Colombo (AsiaNews) - In Sri Lanka Muslims and Catholics are mobilizing together to save the life of Rizana Nafeek, the Muslim maid sentenced to death in Saudi Arabia for the alleged murder of a newborn. Yesterday, three mosques in the district of Galle in southern Sri Lanka, hosted prayers in for the girl, and organized a petition to be sent to King Abdullah bin Abdul Aziz Al Saud, asking him to grant a pardon and save the life of the young Sinhalese woman.

Fr. George Sigamony, national director of Caritas Sri Lanka, has been working for the release of Rizana since 2007. Since the beginning of this case, he has appealed to all Catholics to pray for the salvation of the girl.

In Galle on 10 December last - the World Day for Human Rights - the imams of three other mosques have shown their solidarity by dedicating a few minutes of the noon prayer for Rizana. They also signed the petition to be sent to the Saudi king. On the same day, many Catholics went to the church of Our Lady of Sorrows in Jaela (Gampaha District) for the weekly novena and signed the "Save Rizana” petition.

A statement by the Asian Human Rights Commission (Ahcr), released today, said that "A campaign entitled" Save Rizana ", organized by Janasansadaya and Ahcr was launched in Galle 10 December 2010, the World Day for Human Rights ". According to that statement, more than 1,500 people participated in this campaign.

The Sri Lankan President Mahinda Rajapaksa has officially asked for a pardon for Rizana, according to an announcement released by the presidential secretariat.

Rizana Nafeek has been locked in a Saudi prison since 2005. The Muslim girl, originally from a poor family in the village of Mutur (the eastern district of Trincomalee), had arrived in Saudi Arabia at just 17 years - with a false passport - to work as a maid. If the sentence is confirmed by the king, she could be executed at any time.,-Muslims-and-Catholics-together-to-save-the-life-of-Rizana-Nafeek-20237.html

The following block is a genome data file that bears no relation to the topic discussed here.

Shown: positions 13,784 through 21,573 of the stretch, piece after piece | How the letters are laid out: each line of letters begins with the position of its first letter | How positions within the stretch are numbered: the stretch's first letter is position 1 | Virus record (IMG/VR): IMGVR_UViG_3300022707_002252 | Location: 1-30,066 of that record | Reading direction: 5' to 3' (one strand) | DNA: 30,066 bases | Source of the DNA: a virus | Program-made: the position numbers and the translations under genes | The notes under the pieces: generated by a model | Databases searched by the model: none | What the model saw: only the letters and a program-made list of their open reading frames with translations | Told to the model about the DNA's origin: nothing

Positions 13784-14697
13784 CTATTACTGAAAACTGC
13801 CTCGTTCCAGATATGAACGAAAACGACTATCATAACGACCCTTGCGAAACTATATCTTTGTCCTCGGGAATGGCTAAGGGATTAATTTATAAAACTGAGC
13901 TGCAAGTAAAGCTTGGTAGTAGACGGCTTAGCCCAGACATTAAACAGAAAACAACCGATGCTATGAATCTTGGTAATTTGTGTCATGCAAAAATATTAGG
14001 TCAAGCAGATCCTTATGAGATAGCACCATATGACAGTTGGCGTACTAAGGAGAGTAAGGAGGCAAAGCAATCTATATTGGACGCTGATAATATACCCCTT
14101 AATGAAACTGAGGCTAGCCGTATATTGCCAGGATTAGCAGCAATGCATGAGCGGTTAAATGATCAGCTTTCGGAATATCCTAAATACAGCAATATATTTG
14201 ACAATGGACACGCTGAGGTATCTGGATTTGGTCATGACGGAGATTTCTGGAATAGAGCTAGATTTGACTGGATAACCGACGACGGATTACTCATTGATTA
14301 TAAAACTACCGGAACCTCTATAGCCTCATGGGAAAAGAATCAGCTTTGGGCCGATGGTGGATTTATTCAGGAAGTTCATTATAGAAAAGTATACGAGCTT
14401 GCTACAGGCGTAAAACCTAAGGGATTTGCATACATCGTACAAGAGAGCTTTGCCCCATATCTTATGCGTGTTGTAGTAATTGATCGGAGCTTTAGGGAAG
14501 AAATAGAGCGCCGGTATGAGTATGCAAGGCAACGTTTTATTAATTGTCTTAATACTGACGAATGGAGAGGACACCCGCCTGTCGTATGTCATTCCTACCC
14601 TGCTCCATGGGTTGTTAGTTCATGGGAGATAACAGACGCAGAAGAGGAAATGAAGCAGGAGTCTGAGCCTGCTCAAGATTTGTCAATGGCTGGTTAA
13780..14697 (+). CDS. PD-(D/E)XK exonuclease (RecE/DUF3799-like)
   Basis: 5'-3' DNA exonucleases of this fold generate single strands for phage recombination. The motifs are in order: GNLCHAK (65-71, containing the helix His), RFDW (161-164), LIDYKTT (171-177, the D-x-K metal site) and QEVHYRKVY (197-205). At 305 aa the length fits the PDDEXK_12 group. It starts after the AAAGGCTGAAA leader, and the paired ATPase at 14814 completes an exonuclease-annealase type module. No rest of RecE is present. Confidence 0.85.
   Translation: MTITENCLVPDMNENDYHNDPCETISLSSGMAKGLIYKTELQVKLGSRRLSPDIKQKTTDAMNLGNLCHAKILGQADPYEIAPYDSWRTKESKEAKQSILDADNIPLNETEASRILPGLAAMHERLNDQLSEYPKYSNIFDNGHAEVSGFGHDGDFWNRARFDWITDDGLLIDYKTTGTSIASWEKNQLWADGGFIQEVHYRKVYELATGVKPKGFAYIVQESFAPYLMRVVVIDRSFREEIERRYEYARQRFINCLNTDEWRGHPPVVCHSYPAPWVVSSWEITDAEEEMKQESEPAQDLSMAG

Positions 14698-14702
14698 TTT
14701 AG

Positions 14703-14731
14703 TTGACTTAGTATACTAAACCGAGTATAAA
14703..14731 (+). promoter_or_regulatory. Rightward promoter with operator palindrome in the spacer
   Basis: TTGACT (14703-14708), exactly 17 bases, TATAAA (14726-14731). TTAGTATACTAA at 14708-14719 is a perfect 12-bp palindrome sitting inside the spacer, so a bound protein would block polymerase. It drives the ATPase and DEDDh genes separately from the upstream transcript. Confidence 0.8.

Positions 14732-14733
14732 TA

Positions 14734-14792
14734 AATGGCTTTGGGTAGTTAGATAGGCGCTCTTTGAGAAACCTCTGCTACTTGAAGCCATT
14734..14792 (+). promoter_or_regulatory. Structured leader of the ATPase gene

ALL AFRICA REPORT: Catholic nuns from the congregation of the Missionary Sisters of the Precious Blood marked 125 years since inception at St John the Baptist Catholic Church in Riruta, Kenya on December 8.

The occasion was marked with pomp and glamour at a Mass presided over by Bishop Alfred Rotich, Chairman of the Bishops' Commission for Social Communication.

During the occasion Sr Mary Frances Starker marked her golden jubilee and two other nuns, Sr. Therese Nduku Munywoki and Sr. Juliana Mwende Muya made their final professions.

In his speech at the main house of the nuns in East Africa, Bishop Rotich admired the discipline and integrity with which the nuns carry on their activities and noted the need for evangelization especially to the young so that they grow up knowing what integrity means.

In a letter dated November 15, His Eminence John Cardinal Njue of the Archdiocese of Nairobi singled out the education of the girl child among the many works the congregation has done in Nairobi and Kenya in general.

"Education is the gateway to opening opportunities in the world and by educating the girl child you have not only educated one person but the nation," the letter said.

"Your presence in the Archdiocese of Nairobi is being felt and seen through the good work manifested by administrators, managers and mothers who passed through your hands when they were young."

Apart from the tremendous work in the education sector the nuns are also involved in medical, catechetical and social work in the society.